Enzymatic glycosylation involving fluorinated carbohydrates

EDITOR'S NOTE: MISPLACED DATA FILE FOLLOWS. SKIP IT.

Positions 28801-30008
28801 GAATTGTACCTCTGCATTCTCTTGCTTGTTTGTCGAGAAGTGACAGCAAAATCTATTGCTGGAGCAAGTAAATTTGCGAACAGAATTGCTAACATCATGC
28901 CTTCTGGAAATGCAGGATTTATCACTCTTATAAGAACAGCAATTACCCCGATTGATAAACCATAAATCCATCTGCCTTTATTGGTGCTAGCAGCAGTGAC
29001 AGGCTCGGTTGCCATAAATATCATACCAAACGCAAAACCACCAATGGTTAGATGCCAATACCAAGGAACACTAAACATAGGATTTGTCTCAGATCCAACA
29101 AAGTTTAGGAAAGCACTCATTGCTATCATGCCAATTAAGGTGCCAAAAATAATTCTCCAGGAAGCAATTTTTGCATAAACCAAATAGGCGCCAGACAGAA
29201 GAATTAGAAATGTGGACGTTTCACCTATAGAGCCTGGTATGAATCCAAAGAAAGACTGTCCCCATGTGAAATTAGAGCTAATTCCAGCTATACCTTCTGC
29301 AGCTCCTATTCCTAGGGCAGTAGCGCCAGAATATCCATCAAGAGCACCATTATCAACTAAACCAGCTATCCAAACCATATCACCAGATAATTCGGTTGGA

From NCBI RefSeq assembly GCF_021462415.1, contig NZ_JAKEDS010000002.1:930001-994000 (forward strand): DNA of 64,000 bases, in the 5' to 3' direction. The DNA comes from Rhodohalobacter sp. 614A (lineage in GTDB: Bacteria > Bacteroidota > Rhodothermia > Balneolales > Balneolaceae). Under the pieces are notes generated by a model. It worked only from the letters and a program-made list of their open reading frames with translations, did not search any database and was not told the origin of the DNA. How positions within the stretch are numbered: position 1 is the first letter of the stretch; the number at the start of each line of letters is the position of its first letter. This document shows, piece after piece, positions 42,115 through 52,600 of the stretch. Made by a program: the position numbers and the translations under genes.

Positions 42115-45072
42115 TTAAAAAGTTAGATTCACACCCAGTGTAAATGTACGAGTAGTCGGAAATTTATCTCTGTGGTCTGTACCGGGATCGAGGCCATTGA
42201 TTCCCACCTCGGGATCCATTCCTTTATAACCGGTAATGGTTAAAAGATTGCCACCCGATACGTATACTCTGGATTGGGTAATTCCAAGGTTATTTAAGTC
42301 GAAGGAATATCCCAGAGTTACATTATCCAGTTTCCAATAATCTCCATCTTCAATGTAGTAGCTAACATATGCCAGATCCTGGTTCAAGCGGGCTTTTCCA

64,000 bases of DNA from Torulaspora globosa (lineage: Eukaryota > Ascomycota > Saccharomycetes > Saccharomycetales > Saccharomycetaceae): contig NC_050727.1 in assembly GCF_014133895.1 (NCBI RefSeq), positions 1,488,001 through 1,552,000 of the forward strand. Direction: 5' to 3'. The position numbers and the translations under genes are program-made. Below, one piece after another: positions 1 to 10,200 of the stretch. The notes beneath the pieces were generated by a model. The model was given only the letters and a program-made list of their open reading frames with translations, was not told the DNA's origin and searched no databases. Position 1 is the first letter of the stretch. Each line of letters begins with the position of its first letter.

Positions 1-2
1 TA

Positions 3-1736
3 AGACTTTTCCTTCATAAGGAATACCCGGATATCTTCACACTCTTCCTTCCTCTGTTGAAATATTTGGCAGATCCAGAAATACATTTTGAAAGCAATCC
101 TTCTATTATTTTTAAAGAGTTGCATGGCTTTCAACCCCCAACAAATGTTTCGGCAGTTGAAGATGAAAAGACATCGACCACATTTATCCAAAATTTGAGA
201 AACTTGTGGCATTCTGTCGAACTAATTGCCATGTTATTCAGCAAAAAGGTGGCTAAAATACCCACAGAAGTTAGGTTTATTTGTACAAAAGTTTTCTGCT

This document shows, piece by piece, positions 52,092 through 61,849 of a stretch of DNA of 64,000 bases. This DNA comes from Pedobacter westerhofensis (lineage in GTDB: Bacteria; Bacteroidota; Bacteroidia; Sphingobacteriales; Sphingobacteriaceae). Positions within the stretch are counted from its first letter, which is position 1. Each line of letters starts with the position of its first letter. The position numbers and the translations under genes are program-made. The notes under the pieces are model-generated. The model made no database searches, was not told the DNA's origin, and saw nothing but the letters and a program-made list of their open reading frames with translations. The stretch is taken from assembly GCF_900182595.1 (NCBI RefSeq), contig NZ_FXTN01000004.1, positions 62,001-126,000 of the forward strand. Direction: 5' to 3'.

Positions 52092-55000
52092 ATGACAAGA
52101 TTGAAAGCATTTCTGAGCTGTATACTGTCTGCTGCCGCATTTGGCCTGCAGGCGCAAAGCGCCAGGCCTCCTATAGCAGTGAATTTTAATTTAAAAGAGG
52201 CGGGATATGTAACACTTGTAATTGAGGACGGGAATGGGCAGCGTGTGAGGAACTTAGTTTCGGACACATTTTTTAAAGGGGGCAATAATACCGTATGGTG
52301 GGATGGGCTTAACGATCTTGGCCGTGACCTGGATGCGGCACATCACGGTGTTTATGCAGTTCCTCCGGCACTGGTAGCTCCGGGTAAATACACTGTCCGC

Fluorinated carbohydrates, where one (or more) fluorine atom(s) have been introduced into a carbohydrate structure, typically through deoxyfluorination chemistry, have a wide range of applications in the glycosciences. Fluorinated derivatives of galactose, glucose, N-acetylgalactosamine, N-acetylglucosamine, talose, fucose and sialic acid have been employed as either donor or acceptor substrates in glycosylation reactions. Fluorinated donors can be synthesised by synthetic methods or produced enzymatically from chemically fluorinated sugars. The latter process is mediated by enzymes such as kinases, phosphorylases and nucleotidyltransferases. Fluorinated donors produced by either method can subsequently be used in glycosylation reactions mediated by glycosyltransferases, or phosphorylases yielding fluorinated oligosaccharide or glycoconjugate products. Fluorinated acceptor substrates are typically synthesised chemically. Glycosyltransferases are most commonly used in conjunction with natural donors to further elaborate fluorinated acceptor substrates. Glycoside hydrolases are used with either fluorinated donors or acceptors. The activity of enzymes towards fluorinated sugars is often lower than towards the natural sugar substrates irrespective of donor or acceptor. This may be in part attributed to elimination of the contribution of the hydroxyl group to the binding of the substrate to enzymes. However, in many cases, enzymes still maintain a significant activity, and reactions may be optimised where necessary, enabling enzymes to be used more successfully in the production of fluorinated carbohydrates. This review describes the current state of the art regarding chemoenzymatic production of fluorinated carbohydrates, focusing specifically on examples of the enzymatic production of activated fluorinated donors and enzymatic glycosylation involving fluorinated sugars as either glycosyl donors or acceptors.